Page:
Energy Minister-designate Dr. Matthew Opoku Prempeh has warned that the energy sector might collapse if reforms are not agreed upon between the government and independent power producers (IPPs) to help reduce the sector’s indebtedness.
Speaking before the Appointments Committee of Parliament on Friday, he said the take-or-pay contracts between the government and IPPs have led to excess power generation, which costs the country over US$500 million annually.
“Frankly, by 2023, if nothing is done dramatically about the energy debt situation, it would hit US$12.5 billion. We can’t produce energy that we can’t take,” he told members of the committee.
“We need to sit down with everybody, unbundle everything and expose ourselves to the IPPs, the transmitters, and say, ‘if we don’t reform and agree on certain parameters, we will all collapse.’”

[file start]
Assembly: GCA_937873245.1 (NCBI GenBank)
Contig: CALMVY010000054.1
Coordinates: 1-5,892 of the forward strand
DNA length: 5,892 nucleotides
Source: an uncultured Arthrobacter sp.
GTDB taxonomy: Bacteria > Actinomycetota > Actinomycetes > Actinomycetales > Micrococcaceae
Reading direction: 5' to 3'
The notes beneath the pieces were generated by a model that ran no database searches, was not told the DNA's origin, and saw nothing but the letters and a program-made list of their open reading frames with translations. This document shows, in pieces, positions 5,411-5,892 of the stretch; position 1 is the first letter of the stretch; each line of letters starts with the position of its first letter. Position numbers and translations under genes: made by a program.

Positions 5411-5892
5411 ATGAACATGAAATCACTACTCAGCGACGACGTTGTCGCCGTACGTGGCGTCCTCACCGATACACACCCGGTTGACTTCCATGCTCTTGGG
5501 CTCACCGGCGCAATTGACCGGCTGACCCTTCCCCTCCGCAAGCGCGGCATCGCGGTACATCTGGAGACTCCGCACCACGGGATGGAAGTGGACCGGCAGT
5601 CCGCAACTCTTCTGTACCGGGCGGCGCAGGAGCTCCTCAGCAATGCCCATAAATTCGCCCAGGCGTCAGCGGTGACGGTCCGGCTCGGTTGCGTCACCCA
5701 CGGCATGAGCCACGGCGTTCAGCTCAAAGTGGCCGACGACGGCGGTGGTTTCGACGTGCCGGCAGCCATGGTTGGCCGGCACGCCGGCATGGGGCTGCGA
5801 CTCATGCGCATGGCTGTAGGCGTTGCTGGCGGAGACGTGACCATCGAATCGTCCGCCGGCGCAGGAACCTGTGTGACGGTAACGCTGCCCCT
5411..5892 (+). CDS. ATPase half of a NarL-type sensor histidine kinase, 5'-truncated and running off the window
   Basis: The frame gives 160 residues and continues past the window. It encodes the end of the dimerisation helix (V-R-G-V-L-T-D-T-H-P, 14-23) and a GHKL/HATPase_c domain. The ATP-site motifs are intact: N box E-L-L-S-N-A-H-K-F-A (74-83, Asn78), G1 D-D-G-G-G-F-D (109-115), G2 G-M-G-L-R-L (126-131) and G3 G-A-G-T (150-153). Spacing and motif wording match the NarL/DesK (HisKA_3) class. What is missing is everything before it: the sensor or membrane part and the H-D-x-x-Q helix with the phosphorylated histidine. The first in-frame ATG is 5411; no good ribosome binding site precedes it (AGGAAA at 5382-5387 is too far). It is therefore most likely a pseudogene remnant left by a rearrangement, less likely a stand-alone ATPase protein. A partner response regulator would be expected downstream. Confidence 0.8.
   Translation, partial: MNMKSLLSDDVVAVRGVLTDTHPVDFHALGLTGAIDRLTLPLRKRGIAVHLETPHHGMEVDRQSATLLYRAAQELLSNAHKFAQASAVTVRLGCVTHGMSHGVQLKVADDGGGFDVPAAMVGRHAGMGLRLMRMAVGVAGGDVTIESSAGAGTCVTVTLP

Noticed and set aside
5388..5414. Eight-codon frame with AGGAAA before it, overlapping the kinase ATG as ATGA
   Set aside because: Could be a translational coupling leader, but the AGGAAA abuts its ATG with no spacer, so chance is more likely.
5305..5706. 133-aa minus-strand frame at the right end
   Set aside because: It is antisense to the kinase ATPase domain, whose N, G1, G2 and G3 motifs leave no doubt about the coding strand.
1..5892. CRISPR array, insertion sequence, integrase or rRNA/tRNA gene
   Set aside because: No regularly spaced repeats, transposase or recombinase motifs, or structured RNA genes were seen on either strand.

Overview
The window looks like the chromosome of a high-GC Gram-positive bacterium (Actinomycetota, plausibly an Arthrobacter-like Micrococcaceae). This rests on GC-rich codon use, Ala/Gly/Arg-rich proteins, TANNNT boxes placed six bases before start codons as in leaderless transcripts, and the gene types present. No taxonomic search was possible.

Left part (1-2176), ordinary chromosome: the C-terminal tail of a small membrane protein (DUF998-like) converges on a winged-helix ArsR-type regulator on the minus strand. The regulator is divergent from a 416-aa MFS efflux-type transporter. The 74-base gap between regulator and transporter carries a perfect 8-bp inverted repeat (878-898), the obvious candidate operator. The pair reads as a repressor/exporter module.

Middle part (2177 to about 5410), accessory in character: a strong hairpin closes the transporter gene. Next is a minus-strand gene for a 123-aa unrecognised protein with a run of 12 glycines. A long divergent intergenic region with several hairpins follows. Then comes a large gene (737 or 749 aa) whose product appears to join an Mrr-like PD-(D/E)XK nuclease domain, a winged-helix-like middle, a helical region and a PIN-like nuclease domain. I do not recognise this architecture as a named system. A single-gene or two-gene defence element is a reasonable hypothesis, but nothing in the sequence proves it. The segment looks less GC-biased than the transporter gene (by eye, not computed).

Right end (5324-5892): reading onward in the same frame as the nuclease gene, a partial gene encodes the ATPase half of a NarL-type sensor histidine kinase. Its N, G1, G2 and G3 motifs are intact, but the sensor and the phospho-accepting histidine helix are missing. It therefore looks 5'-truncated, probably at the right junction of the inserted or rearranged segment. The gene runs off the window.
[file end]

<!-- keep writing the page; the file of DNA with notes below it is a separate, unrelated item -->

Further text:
Last November, the IPPs threatened to shut down their power plants due to unpaid government liabilities. However, more than half of the debts have now been cleared, according to Elikplim Komla Apetorgbor, head of the chamber of IPPs.
The debt outstanding has fallen to about US$750 million, he said.
The government says it has been paying for unused power in the last three years due to excess electricity contracted on a take-or-pay basis with the IPPs.
Take-or-pay power generation contracts are common in the energy industry and oblige the off-taker (government, in this case) to pay for power supplied by the producer irrespective of available demand.
Most of the contracts were signed during the previous administration amid a protracted power crisis that the then government was keen to resolve.
According to the Ministry of Finance, the tariffs agreed in those agreements were not competitive and have contributed significantly to the build-up of debt and oversupply of power in the energy sector.
The payments over the last three years, which were financed with proceeds from loans, have compounded the country’s debt problems, coming on the back of an expensive financial system rescue that has so far cost the state more than GH¢21 billion.
The government has been holding talks with the IPPs to renegotiate the expensive power purchase contracts, hoping that a successful outcome would ease the debt burden in the sector.